A synagogue was firebombed and a Holocaust memorial and the grave of the brother of the late Lubavitcher rebbe were vandalized in Ukraine, amid a string of anti-Semitic attacks in the country.
The main synagogue in the Ukrainian city of Nikolayev reportedly was empty of worshippers when it was firebombed April 19, according to the Chabad-affiliated www.shturem.org website.
Two Molotov cocktails were thrown at the door and window early that morning, the report said, citing Yisroel Gotlieb, son of the city’s chief rabbi, Sholom Gotlieb.
A passer-by put out the flames with a fire extinguisher, according to the report.
Nikolayev, a Black Sea port city of approximately 500,000, is in southeastern Ukraine about 70 miles from Odessa.
The Giymat Rosa Synagogue in Zaporizhia, in eastern Ukraine, was firebombed in late February.
On April 22, it was discovered that the Holocaust Memorial in Sevastopol in the Crimean Peninsula was spray painted in red with a hammer and sickle and the letters USSR, and with what appeared to be other pro-Russian graffiti according to the Sevastopolskaya Gazeta.
The Sevastopol Jewish Welfare Center, Hesed Shahar, reported the vandalism to local police, according to Sevastopolskaya Gazeta.
The memorial was erected in Sevastopol in 2003 at the site where 4,200 Jews were murdered by the Nazis on July 12, 1942. It has been vandalized by neo-Nazis in the past.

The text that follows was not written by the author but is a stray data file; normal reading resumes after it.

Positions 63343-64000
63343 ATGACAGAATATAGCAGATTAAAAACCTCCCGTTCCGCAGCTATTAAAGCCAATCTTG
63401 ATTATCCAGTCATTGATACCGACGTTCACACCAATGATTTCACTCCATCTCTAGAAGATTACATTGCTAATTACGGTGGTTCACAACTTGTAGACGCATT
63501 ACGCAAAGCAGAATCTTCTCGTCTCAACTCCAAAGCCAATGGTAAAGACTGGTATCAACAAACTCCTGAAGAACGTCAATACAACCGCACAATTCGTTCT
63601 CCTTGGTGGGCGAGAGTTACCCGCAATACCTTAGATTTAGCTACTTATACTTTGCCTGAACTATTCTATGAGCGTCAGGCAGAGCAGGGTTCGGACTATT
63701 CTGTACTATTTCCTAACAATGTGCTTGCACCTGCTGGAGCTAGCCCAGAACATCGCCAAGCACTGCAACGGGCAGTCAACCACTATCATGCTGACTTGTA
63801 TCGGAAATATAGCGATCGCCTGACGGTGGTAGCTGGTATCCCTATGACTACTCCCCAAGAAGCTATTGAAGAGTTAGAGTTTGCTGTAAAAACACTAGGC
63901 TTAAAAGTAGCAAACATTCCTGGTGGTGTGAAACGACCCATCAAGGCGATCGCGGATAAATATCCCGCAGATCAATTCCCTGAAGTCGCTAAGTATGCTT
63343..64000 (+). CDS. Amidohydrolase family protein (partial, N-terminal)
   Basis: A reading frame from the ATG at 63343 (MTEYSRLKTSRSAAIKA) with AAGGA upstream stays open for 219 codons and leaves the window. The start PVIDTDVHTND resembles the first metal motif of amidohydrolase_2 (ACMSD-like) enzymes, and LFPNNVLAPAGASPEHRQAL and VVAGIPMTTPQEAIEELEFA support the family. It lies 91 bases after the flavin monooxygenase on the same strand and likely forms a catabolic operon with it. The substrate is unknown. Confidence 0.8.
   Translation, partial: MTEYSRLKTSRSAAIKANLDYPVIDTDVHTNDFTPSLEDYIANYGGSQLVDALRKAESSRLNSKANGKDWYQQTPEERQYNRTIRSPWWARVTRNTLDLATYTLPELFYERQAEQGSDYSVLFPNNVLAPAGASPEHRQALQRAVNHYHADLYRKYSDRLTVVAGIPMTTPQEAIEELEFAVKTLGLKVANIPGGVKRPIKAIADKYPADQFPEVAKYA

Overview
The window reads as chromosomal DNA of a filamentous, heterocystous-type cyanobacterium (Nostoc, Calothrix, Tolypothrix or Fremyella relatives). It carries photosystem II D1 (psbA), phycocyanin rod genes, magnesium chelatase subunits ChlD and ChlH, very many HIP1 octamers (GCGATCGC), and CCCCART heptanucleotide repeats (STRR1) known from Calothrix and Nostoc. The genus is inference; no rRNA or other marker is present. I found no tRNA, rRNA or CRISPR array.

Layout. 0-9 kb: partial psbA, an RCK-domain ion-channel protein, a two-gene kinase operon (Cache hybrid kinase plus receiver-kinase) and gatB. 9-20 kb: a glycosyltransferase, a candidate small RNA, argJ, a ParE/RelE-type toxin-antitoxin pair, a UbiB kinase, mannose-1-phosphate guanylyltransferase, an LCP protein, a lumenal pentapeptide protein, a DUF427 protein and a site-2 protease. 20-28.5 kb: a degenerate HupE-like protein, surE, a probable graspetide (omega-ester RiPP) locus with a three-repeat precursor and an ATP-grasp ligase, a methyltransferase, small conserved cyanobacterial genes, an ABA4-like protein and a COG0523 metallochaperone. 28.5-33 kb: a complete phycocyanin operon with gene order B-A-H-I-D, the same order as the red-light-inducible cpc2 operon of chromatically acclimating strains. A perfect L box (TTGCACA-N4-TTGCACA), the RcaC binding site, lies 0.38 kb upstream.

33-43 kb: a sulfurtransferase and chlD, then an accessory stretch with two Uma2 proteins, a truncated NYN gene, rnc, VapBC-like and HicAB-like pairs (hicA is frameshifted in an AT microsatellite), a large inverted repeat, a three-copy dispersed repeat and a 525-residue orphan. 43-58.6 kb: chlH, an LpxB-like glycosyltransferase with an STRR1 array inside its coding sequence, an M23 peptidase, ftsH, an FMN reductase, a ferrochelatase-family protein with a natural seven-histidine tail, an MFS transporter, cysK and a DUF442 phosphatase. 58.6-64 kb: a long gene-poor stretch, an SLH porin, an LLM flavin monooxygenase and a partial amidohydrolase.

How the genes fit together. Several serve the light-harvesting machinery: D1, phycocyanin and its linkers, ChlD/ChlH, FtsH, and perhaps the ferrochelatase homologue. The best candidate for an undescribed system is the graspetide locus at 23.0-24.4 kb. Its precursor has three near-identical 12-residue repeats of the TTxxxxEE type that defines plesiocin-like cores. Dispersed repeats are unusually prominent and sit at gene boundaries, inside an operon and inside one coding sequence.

Also on April 22 it was reported that, in Dnepropetrovsk, swastikas were sprayed on the tomb of Dov Ber Schneerson, brother of the late Lubavicher Rebbe, Rabbi Menahem Mendel Schneerson.
Meanwhile, Secretary of State John Kerry condemned as “grotesque” fliers that called on Jews in parts of Ukraine to register and pay a special tax to pro-Russian separatists.
The fliers’ authenticity and origins are unclear. They appeared last week in the eastern Ukrainian city of Donetsk, where pro-Russian separatists earlier this month declared the formation of the “Republic of Donetsk.” The separatists are occupying buildings and remain locked in a standoff with Ukrainian authorities.
Denis Pushilin, the leader of the Donetsk separatists whose name appears as the signatory on the fliers, denied any connection to the documents, saying the signature is not his.
Ukraine and Russia have exchanged accusations of anti-Semitism since February, when Ukrainian president Viktor Yanukovych was ousted from power during demonstrations prompted by his ties to Russia and allegations of corruption. — jta